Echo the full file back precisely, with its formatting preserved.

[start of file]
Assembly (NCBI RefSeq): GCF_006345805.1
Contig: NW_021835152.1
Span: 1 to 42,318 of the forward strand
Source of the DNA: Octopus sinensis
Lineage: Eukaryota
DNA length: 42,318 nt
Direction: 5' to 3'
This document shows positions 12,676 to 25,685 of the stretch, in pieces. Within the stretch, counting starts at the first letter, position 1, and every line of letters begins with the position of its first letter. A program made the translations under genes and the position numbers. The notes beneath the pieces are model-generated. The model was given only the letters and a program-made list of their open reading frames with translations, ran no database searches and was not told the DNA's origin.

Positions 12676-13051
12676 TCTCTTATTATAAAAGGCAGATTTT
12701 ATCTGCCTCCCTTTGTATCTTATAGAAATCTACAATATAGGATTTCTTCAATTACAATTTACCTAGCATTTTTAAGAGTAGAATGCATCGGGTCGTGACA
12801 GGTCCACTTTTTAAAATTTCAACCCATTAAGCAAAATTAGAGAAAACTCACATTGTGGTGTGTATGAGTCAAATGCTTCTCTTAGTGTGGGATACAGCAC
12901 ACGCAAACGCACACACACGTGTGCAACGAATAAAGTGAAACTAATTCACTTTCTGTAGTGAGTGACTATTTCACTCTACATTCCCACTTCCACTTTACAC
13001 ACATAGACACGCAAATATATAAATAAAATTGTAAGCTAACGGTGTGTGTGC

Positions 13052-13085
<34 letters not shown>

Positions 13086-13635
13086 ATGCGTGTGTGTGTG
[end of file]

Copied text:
Assembly (NCBI RefSeq): GCF_006345805.1
Contig: NW_021835152.1
Span: 1 to 42,318 of the forward strand
Source of the DNA: Octopus sinensis
Lineage: Eukaryota
DNA length: 42,318 nt
Direction: 5' to 3'
This document shows positions 12,676 to 25,685 of the stretch, in pieces. Within the stretch, counting starts at the first letter, position 1, and every line of letters begins with the position of its first letter. A program made the translations under genes and the position numbers. The notes beneath the pieces are model-generated. The model was given only the letters and a program-made list of their open reading frames with translations, ran no database searches and was not told the DNA's origin.

Positions 12676-13051
12676 TCTCTTATTATAAAAGGCAGATTTT
12701 ATCTGCCTCCCTTTGTATCTTATAGAAATCTACAATATAGGATTTCTTCAATTACAATTTACCTAGCATTTTTAAGAGTAGAATGCATCGGGTCGTGACA
12801 GGTCCACTTTTTAAAATTTCAACCCATTAAGCAAAATTAGAGAAAACTCACATTGTGGTGTGTATGAGTCAAATGCTTCTCTTAGTGTGGGATACAGCAC
12901 ACGCAAACGCACACACACGTGTGCAACGAATAAAGTGAAACTAATTCACTTTCTGTAGTGAGTGACTATTTCACTCTACATTCCCACTTCCACTTTACAC
13001 ACATAGACACGCAAATATATAAATAAAATTGTAAGCTAACGGTGTGTGTGC

Positions 13052-13085
<34 letters not shown>

Positions 13086-13635
13086 ATGCGTGTGTGTGTG